Halfway through the second round (I’m counting six full glasses of wine on the table, plus some martinis) Sara leans over and says “Let’s dansh.” The music is really good, so we join the kids on the floor and start to boogie. Sara realizes that she has already had tee many martoonis, and starts to flounder. She’s desperately hanging on my arm as I call over the manager and ask him if he has a pole she can hold onto. Well, you can picture the rest.

I did manage to get her back to the table, where she started a conversation with the couple at the next hightop, telling them that we are going on vacation, and she had a little too mush to drink. I apologized to them for my “daughter” interrupting their date. We paid the check and got the hell out of there, laughing all the way back to the car. Chris comment that Sara is like a cartoon character.

Reach Out and Touch Someone

Have you talked to your phone company lately? It’s a truly emotional experience, similar to talking to Support Services at your computer company.

I’m simply trying to temporarily transfer my cell phone number to the global phone I’m taking to Europe. So I dial the carrier 1-800-EXASPERATE and I get the usual mechanical voice prompts: “Please listen carefully as our options have been downgraded.” Dial one for English, two for Spanish, three for Swahili . . . All others remain on the line.” “In order to serve you better, please enter your 10 digit phone number followed by the pound sign. What is your date of birth? What is your mother’s maiden name? What city were you born? Please wait while I retrieve your records.” (Time passes) “All of our representatives are busy helping other helpless victims, so please hold on and your call will be answered in the order it was received. We can’t give you an estimated time because we’re still assisting extremely dense people that called three days ago.” (More time passes)

The elevator music stops and I think someone is going to pick up, but instead I get a recorded message. “Did you know that your telecommunications carrier has just been acquired by the Pullet Pellet Company, making us the largest communication and manure company in the world? (I’m thinking: Are they going to compete with the Federal Government? Much more time passes and I’m starting to get antsy.)

“Hell-ou, I am helping you. My name is Dillip.”
“Hi Phillip. I have a simple . . .”
“No, no sir, it is Dillip, not Philip. For security purposes, can you give me your 10 digit telephone number, your date of birth, your mothers maiden . . .”
“Hang on Phillip, Dillip, Dollop, or whatever the frig your name is. I gave that information at the beginning of the call, early this morning.”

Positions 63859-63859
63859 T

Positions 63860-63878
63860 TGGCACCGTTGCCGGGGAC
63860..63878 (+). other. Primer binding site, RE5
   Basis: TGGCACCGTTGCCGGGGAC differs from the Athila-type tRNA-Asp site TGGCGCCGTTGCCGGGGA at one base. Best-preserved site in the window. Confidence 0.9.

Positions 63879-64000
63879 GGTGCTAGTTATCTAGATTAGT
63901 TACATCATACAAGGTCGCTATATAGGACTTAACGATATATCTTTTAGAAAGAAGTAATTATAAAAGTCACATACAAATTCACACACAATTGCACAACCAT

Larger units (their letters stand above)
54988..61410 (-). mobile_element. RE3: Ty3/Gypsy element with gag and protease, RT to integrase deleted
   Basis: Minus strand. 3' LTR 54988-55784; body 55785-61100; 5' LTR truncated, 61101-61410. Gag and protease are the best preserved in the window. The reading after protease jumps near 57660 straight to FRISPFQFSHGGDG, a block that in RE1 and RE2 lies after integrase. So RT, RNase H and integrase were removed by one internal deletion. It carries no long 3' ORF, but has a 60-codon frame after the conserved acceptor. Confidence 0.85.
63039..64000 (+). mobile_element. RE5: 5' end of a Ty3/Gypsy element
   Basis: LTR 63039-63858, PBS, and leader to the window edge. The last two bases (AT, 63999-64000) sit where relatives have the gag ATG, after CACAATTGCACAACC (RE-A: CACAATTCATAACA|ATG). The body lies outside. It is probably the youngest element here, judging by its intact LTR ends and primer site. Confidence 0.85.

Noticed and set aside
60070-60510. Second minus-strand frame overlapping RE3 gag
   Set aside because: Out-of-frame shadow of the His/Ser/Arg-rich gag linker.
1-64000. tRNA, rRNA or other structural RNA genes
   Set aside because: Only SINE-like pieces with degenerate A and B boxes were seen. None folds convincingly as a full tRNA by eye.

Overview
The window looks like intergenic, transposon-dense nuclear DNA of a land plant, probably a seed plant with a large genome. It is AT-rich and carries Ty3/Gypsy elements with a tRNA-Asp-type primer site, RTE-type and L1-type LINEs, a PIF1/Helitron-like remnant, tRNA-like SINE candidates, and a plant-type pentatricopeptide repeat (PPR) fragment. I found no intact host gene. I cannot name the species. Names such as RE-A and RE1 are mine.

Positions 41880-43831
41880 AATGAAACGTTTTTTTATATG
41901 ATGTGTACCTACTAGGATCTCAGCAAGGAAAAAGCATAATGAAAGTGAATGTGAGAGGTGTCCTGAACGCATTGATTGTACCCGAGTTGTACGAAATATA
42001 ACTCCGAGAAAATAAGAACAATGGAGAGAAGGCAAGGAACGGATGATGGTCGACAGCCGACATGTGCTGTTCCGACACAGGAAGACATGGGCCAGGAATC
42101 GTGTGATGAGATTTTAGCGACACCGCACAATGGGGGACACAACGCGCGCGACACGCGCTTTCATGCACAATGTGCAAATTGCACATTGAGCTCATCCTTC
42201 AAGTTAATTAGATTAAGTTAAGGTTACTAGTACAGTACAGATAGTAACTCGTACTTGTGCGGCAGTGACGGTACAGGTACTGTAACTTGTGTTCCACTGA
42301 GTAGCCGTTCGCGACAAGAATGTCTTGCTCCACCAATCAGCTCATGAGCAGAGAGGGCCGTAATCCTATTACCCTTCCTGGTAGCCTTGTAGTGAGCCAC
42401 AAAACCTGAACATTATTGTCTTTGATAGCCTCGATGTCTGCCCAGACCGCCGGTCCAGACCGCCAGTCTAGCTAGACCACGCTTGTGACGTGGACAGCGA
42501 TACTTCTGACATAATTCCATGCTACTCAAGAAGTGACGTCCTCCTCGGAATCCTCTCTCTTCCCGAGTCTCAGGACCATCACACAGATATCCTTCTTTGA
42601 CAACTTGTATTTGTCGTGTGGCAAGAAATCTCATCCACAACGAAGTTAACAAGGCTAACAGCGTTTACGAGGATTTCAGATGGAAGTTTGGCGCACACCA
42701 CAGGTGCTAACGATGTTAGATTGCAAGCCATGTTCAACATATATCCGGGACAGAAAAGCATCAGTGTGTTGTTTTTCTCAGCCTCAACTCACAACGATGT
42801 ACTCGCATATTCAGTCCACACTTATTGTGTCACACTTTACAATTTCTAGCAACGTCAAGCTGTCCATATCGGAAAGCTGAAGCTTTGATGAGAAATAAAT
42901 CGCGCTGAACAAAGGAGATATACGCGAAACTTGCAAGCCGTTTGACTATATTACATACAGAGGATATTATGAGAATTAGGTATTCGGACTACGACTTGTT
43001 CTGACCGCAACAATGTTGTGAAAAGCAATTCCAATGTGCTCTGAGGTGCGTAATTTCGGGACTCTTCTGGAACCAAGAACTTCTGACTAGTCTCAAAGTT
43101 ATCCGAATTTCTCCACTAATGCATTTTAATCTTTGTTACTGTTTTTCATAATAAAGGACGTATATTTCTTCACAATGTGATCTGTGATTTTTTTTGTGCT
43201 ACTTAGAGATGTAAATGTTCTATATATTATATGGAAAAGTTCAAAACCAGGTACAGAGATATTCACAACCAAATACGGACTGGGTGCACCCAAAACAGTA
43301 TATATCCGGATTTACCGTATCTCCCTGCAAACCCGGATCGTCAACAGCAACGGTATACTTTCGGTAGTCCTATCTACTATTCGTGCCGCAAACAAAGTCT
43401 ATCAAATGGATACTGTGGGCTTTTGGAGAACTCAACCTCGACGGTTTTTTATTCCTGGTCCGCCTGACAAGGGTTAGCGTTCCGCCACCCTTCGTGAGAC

“Oh, sir, that’s impossible, it’s not morning yet.” (That’s when I realized that I was talking to someone in Bombay.”
“Look, Dillip, all I want to do is transfer my cell number to this global phone.”
“This is also too bad sir, but I cannot be helping you with this matter. Please hold the line and I will transfer to you the correct department.” (More time passes, so I start making lunch with the phone on speaker mode.)

“This is Imelda, how can I be of service?”

“I guess Dillip didn’t explain that I’m trying to transfer my cell number to a global phone.”
“Oh no darling. I cannot be of help to you. I will get someone to assist you immediately.” (Endlessly more time passes, while I make an afternoon snack reciting “Serenity Now, Serenity Now.”)

“Good morning to you, this is Mr. Galani, from the Global Phone Service Department. May I be of service?” (Home at last. I feel relieved.)
“Hi Mr. G. How’s the weather in the Philippines?”
“Actually sir, I am in Pakistan. Now before I can assist you, please give me the 10 digit telephone number, your date of birth . . .“
“Whoa, there Galani. I gave that friggin’ information out three times and there’s no damn way I’m doing it again. You figure it out. Better yet, get your supervisor on the line. And make it fast. I’ve been on hold so long I need another shower.” (Lots more time elapses, so I start searching the medicine cabinet for the Valium.)

“Hello sir, this is Mr. Mamood, the supervising director on the line with Mr. Galani. What is the problem with you providing your 10 digit number and the other information?”
“Aaaagh! Do you people have any idea what you’ve put me through today? I am going insane. You’re so smug and polite, and now you have me so crazed, I’m getting suicidal.”
When they heard that, they got very excited, and Mamood said, “Suicidal? Can you drive a truck?”